Mette Williams certainly didn’t need to go on TV to find a new job. She already had a good one, as executive chef at Areal in Santa Monica, CA. Even better, she had a resumé that included eight years of experience working for Wolfgang Puck and Lee Hefter. Still, the 33-year-old couldn’t pass up a chance to test herself on Chef Wanted with Anne Burrell.
Williams aced it, and her reward was the executive chef job at Culina, Modern Italian, an award-winning restaurant at the Four Seasons Los Angeles at Beverly Hills. She started in January, two months before the show first aired on the Food Network, and recently chatted about the new job and why she went on TV to get it.
RH: How’s the new gig?
Williams: The transition has been good and I’ve gotten to know the current menu. There are some staples that won’t change. We’ve only been open three years, but there are some favorites already. I’ve gotten to know my staff and the whole hotel, and just really played around with the food, honing my Italian-inspired creations. This is the first Italian restaurant I’ve worked at.
Not really, I’ve got a heavy Mediterranean influence after working with Wolfgang Puck for so long. And I’ve been making my own pastas and sauces since I’ve been cooking.
RH: What are some of those favorites you’re keeping?
Williams: We’ve got a classic spaghetti dish with a really great, basic tomato sauce you don’t want to mess with. And a grilled rib eye—I don’t know why anyone would want to change that. Those are two items that aren’t going anywhere, as well as the corn ravioli.
RH: Do you feel any pressure taking over such a popular and acclaimed restaurant?
Williams: At times. Culina has a dedicated clientele with high standards, so there’s pressure to maintain the integrity of the food, while incorporating new dishes.
RH: What are some of your new creations?
Williams: I’ve tried to bring in a little more spice that comes from the surrounding countries, like a mussel dish—Zuppetta di Cozze—with a Moroccan sauce, fennel and garlic. We also added pasta with ricotta and egg yolk—Tortellone di Ricotta e Polpa di Granchio—and an Alaskan halibut over a zucchini puree—Ippoglosso.
RH: How did you end up on Chef Wanted with Anne Burrell?
Williams: I was recruited by the Food Network and it was kind of a last-minute decision. Taping was going to start within four to five days. I thought, “Oh my gosh, do I want to do the show?” I had a solid job, but I’d never been in a cooking challenge. I had been thinking about doing Top Chef, but being gone six to eight weeks wasn’t in the cards with a young son. So I thought just to get my feet wet, why not do this challenge. It was in L.A., and filming was just two days long.
RH: What was the show like?
Williams: There were four competitors, and our first challenge was to make seafood pizza. You’re in a restaurant you’ve never been in before and they say, “This is where your produce is, this is where you work,” and that was it. No walking around, just go. It was a free-for-all. The second was a four-ingredient challenge and then the last was a dinner service for 60 to 100 people. We had just a few minutes to create a menu with two pastas, two entrees, two appetizers and one dessert. Then we met the staff and had a 15-minute sit down with them, and then only three hours to prep. It was like, “I don’t know how you work, but don’t [mess] up my food.” They were great, but it was intense.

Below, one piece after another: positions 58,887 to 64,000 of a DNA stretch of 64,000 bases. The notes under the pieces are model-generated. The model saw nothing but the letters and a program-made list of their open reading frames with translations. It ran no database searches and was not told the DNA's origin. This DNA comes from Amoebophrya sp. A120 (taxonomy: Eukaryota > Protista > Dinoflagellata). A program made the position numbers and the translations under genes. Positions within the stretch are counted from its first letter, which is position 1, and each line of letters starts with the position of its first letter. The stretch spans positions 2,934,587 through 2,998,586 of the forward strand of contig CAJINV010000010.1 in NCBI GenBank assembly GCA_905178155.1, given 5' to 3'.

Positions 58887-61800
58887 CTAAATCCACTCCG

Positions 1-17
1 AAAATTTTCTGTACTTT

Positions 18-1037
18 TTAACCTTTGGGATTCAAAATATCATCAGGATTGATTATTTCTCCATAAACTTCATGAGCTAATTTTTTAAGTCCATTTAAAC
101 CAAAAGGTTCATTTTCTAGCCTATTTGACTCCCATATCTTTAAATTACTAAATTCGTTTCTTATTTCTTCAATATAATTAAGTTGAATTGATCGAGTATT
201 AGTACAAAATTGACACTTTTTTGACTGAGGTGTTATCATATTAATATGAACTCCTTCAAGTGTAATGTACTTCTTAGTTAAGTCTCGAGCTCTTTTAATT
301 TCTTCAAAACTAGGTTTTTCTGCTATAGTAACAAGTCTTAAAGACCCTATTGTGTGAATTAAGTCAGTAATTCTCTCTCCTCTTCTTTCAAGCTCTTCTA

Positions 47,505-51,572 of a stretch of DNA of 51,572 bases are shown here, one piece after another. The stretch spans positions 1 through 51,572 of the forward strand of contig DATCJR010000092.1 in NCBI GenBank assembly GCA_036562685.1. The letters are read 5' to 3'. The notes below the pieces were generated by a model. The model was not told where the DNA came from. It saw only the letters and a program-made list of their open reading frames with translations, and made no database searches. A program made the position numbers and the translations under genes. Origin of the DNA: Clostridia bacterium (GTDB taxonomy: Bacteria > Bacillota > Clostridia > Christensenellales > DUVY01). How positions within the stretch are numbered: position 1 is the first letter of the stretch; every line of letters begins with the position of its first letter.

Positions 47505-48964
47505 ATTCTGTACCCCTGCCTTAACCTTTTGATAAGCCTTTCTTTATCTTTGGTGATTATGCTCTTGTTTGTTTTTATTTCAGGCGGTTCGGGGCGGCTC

Learning from the masters
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RH: Now that you’ve got a taste, do you want to do more TV?
Williams: I don’t know. Cooking competitions have never been something I was too interested in. If someone wants me to do local news cooking segments, I’d probably do those. As far as challenges, I don’t know if it’s for me. Depending on the situation, I’d love to be a host on a travel cooking show, but those challenges? I think I’ve gotten them out of my system. For now.
RH: You spent eight years with Wolfgang Puck, first at Postrio for a year, then five at Spago Beverly Hills and two at CUT, his newer steakhouse concept. What did you learn from him?
Williams: He wasn’t cooking a whole lot, but he’d still come in a little bit. Just watching him in his business—the way he communicates when he visits tables, he just makes people feel special. He makes people feel good about what they do.
RH: What did you learn from working with Lee Hefter, his executive corporate chef?
Williams: He is a mastermind of execution. He showed me how to care for food and make it shine for what it is, to enhance it with certain ingredients. Instead of adding in all these other things and molecular stuff. It’s fun to see that done, but you’re still hungry after eating it.
RH: So you like a simpler approach?
Williams: It should be all about comfort. I want everyone to come to the restaurant and be able to recognize something from their past. That’s very important—your history, growing up. You want to have those good memories come back through eating. I like family style, rustic and bold flavors, but not fussing too much with ingredients. We use local as much as we can and then we really try to use the best ingredients in the best possible way.
RH: How’d you get into cooking as a career?
Williams: I’ve been cooking ever since I could stand. It’s always been a part of my life, but I never really thought about being a professional chef. My mom suggested it while I was on the waiting list for a nursing program. I wanted to go into medicine, but she asked if I ever thought of becoming a chef. “You’re always creating recipes, watching Food Network, you don’t do homework and you’re always cooking,” she said. “Let’s take a trip to San Francisco and check out a culinary school.” I fell in love. I guess you should always listen to Mom.